Last week we went to the Sundarbans to develop a new project. The Sundarbans stretch away to the south of Kolkata. If you drive, you shoot through the wetlands that are the kidneys of the city, through sulphurous tanneries and unlikely, bustling, noisy, truck-stuffed towns strung out along a newly smooth road. After entering the Sundarbans proper, the road splits and you could go to Canning where Lord Canning set-up shop in 1864 to populate a pristine, tiger rich wilderness and take as much as he could carry. If the thought of this is too depressing you could always do as we did and head to Godkhali, where you can hire a boat and go and bother the wildlife. We slid up a braid of the delta in a pretty white boat with an airy hold and a beautiful shady deck with cushions and chairs. Once again I went prepared to do battle with nature but found myself being served fantastic flavoursome Bengali food in stunning surroundings. Sundarban means beautiful forest in Bangla, it collapses Shundor: beautiful and ban: forest. It’s not the kind of beauty that punches you in the face, it’s the kind that creeps up on you and ties itself to your ankles, anchoring you unexpectedly.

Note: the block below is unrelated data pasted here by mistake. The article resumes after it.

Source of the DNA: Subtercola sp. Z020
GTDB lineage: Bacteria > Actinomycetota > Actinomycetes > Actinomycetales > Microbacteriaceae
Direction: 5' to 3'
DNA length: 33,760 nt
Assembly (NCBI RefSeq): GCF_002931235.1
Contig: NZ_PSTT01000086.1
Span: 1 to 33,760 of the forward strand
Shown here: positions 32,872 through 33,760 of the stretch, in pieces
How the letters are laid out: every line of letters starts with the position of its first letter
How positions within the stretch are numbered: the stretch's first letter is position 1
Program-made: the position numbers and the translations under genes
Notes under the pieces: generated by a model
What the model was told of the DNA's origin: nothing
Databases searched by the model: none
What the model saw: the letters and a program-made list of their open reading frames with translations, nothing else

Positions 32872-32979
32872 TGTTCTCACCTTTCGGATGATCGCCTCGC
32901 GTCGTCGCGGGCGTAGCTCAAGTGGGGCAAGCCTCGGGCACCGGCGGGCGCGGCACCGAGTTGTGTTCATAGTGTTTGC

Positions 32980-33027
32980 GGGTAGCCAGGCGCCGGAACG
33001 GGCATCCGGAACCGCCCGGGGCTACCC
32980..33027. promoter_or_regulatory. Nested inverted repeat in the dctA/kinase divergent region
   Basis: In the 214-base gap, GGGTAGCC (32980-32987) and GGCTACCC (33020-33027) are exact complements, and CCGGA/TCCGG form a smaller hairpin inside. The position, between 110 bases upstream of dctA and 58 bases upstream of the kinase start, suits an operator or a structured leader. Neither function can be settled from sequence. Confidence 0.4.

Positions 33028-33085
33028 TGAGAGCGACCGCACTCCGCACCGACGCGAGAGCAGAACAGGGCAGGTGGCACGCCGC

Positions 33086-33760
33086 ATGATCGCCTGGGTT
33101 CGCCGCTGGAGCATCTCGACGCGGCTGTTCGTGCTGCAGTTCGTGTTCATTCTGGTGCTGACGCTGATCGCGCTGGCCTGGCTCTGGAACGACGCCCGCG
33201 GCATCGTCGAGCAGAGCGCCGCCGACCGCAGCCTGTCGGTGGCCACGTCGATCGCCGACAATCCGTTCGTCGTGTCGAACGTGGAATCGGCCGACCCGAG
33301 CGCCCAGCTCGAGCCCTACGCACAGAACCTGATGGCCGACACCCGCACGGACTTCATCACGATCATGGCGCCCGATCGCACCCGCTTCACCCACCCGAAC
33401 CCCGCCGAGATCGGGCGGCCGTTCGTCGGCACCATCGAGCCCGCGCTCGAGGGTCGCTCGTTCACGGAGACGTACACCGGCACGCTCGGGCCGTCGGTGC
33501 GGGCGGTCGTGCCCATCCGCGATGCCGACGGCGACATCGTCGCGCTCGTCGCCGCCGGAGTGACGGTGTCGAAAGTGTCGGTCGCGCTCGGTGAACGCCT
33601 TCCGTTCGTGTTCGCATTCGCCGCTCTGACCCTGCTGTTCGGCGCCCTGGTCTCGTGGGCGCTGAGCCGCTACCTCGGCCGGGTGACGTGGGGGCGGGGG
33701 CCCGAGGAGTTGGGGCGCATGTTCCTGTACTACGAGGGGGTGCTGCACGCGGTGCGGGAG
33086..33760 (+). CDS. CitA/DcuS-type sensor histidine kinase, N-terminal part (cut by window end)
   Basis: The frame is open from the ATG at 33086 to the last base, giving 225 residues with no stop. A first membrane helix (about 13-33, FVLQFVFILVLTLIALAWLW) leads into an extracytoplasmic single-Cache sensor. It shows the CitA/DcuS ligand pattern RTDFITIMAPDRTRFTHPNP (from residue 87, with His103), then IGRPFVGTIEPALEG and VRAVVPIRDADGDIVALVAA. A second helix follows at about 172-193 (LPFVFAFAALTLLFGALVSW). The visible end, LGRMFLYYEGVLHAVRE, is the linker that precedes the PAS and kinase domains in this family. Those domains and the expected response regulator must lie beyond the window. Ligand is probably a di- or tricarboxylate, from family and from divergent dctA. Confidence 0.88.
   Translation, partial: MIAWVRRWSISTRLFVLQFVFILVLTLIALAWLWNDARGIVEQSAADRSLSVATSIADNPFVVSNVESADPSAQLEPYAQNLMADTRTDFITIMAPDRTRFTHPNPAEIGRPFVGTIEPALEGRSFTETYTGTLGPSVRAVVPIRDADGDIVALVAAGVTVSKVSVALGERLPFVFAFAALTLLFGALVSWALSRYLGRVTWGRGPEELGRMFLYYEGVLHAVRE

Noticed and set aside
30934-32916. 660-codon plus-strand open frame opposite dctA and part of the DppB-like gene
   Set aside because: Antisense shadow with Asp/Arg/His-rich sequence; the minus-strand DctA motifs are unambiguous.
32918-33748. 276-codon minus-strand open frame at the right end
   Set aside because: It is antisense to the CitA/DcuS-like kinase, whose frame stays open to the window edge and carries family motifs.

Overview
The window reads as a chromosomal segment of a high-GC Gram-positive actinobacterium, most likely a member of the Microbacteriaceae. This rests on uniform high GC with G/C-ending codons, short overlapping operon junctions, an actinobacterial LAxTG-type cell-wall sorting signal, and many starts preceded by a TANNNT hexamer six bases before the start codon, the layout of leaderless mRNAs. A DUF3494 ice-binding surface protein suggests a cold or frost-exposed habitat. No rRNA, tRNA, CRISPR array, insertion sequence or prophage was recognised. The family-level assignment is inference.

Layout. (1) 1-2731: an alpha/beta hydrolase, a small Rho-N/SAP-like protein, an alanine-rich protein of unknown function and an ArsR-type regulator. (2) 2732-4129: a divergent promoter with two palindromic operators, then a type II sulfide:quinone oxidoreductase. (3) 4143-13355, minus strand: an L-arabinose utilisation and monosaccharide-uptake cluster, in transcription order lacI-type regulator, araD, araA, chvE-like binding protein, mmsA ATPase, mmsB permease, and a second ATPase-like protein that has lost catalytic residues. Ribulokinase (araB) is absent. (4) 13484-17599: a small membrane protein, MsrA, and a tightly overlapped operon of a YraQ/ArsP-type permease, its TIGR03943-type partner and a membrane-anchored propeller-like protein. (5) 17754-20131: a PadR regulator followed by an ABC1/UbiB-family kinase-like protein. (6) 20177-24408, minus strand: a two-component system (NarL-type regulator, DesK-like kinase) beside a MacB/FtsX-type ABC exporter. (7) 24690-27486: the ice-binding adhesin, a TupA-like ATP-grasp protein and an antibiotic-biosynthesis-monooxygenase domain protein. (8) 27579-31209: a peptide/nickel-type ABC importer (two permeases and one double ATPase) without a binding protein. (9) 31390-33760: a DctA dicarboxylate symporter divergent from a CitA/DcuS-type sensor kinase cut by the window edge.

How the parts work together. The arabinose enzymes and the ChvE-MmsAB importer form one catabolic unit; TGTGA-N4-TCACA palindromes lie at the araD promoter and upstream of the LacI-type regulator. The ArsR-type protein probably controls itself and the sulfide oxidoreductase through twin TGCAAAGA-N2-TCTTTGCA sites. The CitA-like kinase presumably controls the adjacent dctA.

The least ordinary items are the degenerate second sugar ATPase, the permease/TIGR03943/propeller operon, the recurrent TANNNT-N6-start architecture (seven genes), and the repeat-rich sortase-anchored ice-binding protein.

As we motored gently along, the mangroves slid past with their 64 species, many with adventitious roots which form arches, or are sentinels or form mats in the thick sticky black mud which is studded with crimson fiddler crabs. We were, of course, hoping for tigers (like everyone) but instead we saw crocodile, spotted deer, wild boar, little spotted owls, brown-winged kingfishers, pied kingfishers, smooth coated otters and a blood-orange sunset framing fishing boats.
We were there to formulate a project to look at the impact of introducing non-native honey bees into forest areas. A key challenge in the area is that the tigers, who to be fair did have first dibs, tend to attack people who wander in front of them. Yet people, who are largely subsisting, need to go to the Forest to forage and often stray into the path of a tiger. It’s a recipe for disaster. WWF are working on various interventions to reduce the conflict and the CPS will be looking at the ecological consequences of these … we have come a long way in two years!